King left a meeting with Boehner and other Republicans without the anger that had led him to rip into the speaker on the House floor, calling Boehner's attitude "dismissive" and "cavalier."
"It was a very positive meeting," King said afterward.
King told NBC's "Today" on Thursday that Boehner had ultimately come through for New York and New Jersey and said he expected Boehner to be reelected as speaker. King said he would vote for Boehner.
Boehner, R-Ohio, assured the lawmakers that the money from the two House votes would roughly equal the $60 billion package of aid that passed the Senate, King said.
Since the votes will be taken in the new Congress, the Senate also will have to approve the legislation. If the House, as expected, approves the $9 billion flood insurance proposal, the Senate plans to move quickly in hopes of approving the aid on a voice vote Friday. The flood insurance money will help pay for claims by home and business owners with coverage.
Sandy was the most costly natural disaster since Hurricane Katrina in 2005 and one of the worst storms ever in the Northeast.
Boehner's decision Tuesday night to cancel a vote on Sandy aid before Congress ended its current session provoked a firestorm of criticism from New York, New Jersey and adjacent states where the money will go.
According to King, Boehner explained that after the contentious vote to avoid major tax increases and spending cuts called the "fiscal cliff," the House speaker didn't think it was the right time to schedule the vote before the current Congress ended.
"What's done is done," King said. "The end result will be New York, New Jersey and Connecticut will receive the funding they deserve."
The Senate approved a $60.4 billion measure last Friday to help with recovery from the October storm. The House Appropriations Committee has drafted a smaller, $27 billion measure for immediate recovery needs and a second amendment for $33 billion to meet longer-term needs.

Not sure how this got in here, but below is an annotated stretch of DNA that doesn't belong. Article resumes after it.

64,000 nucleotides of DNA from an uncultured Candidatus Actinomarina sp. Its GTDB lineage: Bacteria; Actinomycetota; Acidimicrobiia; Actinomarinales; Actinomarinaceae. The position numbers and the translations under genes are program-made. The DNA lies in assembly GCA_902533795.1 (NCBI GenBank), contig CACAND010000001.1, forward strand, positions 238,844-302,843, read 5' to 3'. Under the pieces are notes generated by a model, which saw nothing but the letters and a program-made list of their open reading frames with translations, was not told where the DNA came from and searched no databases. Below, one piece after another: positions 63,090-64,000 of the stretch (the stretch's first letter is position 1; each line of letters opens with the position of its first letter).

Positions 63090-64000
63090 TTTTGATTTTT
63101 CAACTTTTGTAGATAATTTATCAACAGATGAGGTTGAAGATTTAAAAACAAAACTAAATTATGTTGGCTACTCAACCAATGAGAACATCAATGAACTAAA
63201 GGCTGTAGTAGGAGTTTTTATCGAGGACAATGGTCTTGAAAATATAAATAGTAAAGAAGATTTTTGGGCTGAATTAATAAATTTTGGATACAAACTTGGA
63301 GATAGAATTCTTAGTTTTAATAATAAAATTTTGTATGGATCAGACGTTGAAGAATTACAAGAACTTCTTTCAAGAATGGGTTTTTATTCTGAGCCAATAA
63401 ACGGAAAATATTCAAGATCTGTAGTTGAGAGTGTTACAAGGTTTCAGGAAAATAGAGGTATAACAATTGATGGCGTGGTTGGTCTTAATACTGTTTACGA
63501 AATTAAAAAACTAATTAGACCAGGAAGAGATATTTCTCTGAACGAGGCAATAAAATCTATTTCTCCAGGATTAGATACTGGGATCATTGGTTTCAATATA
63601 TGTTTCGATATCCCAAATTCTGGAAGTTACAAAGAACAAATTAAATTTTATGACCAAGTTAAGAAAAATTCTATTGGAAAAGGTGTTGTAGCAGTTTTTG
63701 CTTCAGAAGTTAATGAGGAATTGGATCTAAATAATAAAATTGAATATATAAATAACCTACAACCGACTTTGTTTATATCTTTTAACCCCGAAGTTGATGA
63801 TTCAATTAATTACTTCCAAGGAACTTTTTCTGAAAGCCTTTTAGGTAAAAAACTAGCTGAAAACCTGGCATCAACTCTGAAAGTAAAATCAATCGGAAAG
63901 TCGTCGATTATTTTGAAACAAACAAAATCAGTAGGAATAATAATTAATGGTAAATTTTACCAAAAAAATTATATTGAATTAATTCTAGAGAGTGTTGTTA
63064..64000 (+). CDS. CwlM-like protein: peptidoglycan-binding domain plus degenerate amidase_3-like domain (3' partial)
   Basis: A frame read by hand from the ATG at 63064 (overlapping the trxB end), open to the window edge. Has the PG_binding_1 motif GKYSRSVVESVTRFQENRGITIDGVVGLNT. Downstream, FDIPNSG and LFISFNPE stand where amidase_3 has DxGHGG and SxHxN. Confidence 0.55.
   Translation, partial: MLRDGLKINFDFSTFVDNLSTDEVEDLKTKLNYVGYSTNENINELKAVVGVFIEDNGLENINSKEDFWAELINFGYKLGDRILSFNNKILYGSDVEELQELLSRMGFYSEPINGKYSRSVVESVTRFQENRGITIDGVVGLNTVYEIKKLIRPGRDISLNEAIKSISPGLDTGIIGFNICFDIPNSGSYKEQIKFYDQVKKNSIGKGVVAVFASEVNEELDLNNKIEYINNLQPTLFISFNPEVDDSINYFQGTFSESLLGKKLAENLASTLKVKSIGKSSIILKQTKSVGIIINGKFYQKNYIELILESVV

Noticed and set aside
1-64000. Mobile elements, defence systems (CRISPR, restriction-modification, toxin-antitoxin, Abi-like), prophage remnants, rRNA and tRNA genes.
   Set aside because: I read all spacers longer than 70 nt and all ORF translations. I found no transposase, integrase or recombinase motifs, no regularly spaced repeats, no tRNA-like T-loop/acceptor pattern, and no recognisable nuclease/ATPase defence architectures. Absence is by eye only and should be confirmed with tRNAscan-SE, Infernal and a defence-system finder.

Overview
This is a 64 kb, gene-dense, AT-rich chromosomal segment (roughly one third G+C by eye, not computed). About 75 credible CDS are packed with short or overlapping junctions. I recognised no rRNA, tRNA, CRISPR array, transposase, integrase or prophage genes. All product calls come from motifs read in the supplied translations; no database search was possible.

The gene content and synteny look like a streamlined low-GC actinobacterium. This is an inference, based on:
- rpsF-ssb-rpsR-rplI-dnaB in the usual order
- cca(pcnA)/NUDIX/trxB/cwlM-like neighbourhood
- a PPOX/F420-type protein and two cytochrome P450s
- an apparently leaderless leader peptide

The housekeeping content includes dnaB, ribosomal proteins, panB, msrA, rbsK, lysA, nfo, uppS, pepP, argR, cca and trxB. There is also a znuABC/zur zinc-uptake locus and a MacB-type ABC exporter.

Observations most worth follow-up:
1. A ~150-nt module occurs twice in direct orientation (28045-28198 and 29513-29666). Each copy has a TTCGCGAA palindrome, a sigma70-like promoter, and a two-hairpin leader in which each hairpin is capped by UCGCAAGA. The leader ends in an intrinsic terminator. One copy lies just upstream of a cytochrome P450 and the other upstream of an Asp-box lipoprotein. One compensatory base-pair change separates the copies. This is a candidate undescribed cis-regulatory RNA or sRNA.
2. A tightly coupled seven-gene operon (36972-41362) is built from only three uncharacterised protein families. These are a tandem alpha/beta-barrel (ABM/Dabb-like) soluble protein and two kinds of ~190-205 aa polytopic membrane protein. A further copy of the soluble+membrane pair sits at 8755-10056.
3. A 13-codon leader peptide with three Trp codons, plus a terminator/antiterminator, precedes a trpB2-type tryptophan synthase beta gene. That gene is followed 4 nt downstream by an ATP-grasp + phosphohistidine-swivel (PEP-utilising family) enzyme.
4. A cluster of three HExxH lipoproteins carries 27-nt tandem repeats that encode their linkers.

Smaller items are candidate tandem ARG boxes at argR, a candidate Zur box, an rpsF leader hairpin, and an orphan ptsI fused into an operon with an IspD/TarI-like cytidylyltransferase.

The $9 billion in flood insurance money to be voted on Friday was originally in the $27 billion measure. The votes on Jan. 15 will be for $18 billion in immediate assistance and $33 billion for longer-term projects, including projects to protect against future storms, King said.
Much of the money in the proposals is for immediate help for victims and other recovery and rebuilding efforts.
Some $5.4 million is for the Federal Emergency Management Agency's disaster relief fund; $5.4 billion is to help transit agencies in New York and New Jersey rebuild; and $3.9 billion is for the Housing and Urban Development Department's development fund to repair hospitals, utilities and small businesses.
New Jersey Gov. Chris Christie, a Republican, was among those sharply criticizing Boehner before the speaker changed course, complaining about the "toxic internal politics" of the House majority.
King was part of an angry chorus of New York and New Jersey lawmakers from both parties who blasted Boehner, with some saying his move was a betrayal. He told Fox News on Wednesday: "These Republicans have no problem finding New York when they're out raising millions of dollars. ... I'm saying, right now, anyone from New York or New Jersey who contributes one penny to congressional Republicans is out of their minds," he said.